Now insert the H&R damper and use the jack to again raise the suspension arm so you can bolt the arm to the hub again (pic 13). Finally, bolt the damper into place top (pic 14) and bottom and refit the trunk liner.
It's suggested you set the lower spring perch in its middle setting, to give you a starting point when its time to adjust the ride height. Although this works in principle, in reality, the rear of our 135i sat really high. We ended up winding the perch all the way down, using a 10mm Allen socket in the bottom of the threaded shaft. This lowered the car 1 3/4" but we may need to raise it when we fit our 19" wheels next week.
Fitting the Front Suspension
Sam started by disconnecting the ABS, brake pad and headlight sensors from the front suspension strut. This is done to prevent them being stretched when the suspension sags during the upgrade process. He also supported the brake hub with a jack to avoid it dropping suddenly when the strut is loosened, causing damage to brake lines or fingers.
The first job is to remove the sway bar end link from the hub using a 16mm socket and an open-ended wrench on either side.
Next, an 18mm socket and open-ended wrench are used to remove the pinch bolt that secures the strut in the hub. Once this bolt is removed, he used a small chisel to gently pry the two sides of the hub apart, allowing the strut to be pulled from the hub.
The limited suspension movement meant the hub wouldn't drop enough to free the strut, so Sam removed the three 13mm nuts that secure the top of the strut into the suspension tower - you can do this without removing the strut tower brace if you use a 13mm open-ended wrench on one of the nuts (pic 15).
This allowed the strut to move more freely, but the suspension still didn't have enough movement to free the strut, so the steering arm linkage was undone. With some more jiggling, the strut finally came loose.
With the strut out, the top mounts are needed for the H&R replacement (although not the plastic sleeve or bump stops). Releasing the top mount is a dangerous task since it holds the coil spring under tension. You must safely compress the coil spring using a spring compressor before you attempt to undo the 21mm top mount nut (pic 16).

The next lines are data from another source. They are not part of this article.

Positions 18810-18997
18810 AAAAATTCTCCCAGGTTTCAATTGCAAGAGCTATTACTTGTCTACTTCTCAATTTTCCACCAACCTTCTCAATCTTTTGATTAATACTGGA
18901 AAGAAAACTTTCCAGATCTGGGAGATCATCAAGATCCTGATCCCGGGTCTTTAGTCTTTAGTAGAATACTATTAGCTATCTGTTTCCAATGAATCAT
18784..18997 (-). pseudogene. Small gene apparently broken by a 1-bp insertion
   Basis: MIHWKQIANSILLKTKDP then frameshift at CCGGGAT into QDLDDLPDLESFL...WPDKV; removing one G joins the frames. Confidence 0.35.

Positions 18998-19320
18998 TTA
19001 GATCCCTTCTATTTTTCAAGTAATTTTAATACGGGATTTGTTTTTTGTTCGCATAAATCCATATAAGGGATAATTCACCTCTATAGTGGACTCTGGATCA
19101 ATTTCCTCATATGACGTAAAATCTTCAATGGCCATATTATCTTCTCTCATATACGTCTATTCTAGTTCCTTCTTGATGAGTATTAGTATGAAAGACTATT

The H&R dampers are labeled Left and Right to help you, so place the top mount assembly on the new strut once the red H&R coil spring is in position. The body of the strut is threaded and the spring sits on an anodized perch that can be screwed up or down the body to change the ride height. Again, it's suggested you place the perch in the middle position on the thread. We did this but had to raise the front slightly to get the car where we wanted it once the wheels were fitted.
When refitting the top mount, you don't need to compress the spring again. The 22mm nut supplied by H&R will fix everything into place once it's tightened down (pic 17). However, do ensure the spring is properly seated in the top mount before you proceed. Sam also suggested you align the narrowest portion of the spring with the area adjacent to where the wheel will be. This will give you extra clearance if you opt for wider tires.
While reassembling the H&R coilovers, it was noted that the 135i strut bolts to the dead center of the top mount. On previous BMWs, such as the E46 3-series, the bolts were offset, allowing some degree of negative camber to be added by simply rotating the position of the top mount. However, the 135i will require an additional camber plate in order to gain negative camber for improved cornering ability (although it does increase tire wear).
The OE strut has two locating pins to ensure it's refitted correctly to align with the sway bar, steering, sensors, etc. However, the H&R damper doesn't have these so observe its position before removal (although you are able to rotate it slightly before bolting everything in place).So refit the front strut by inserting the bottom into the hub (pic 18). You may want to lube the strut tube and pry the hub open to help this process. Then use a crowbar to lever the suspension down so the top of the strut clears the fender. The whole assembly now needs to be lifted into the suspension tower (pic 19) so the three nuts can be secured to the top mount (the top mount rotates to ease alignment and there's a locating pin to ensures the mount is in the correct position).
Provided the strut is positioned correctly, you can now attach the sway bar end link, but don't tighten it. Now use a jack to raise the brake hub and ensure the strut is properly seated. Recheck the sway bar link. Now tighten the pinch bolt to hold the strut before tightening the sway bar, refitting all the sensors and reconnecting the steering.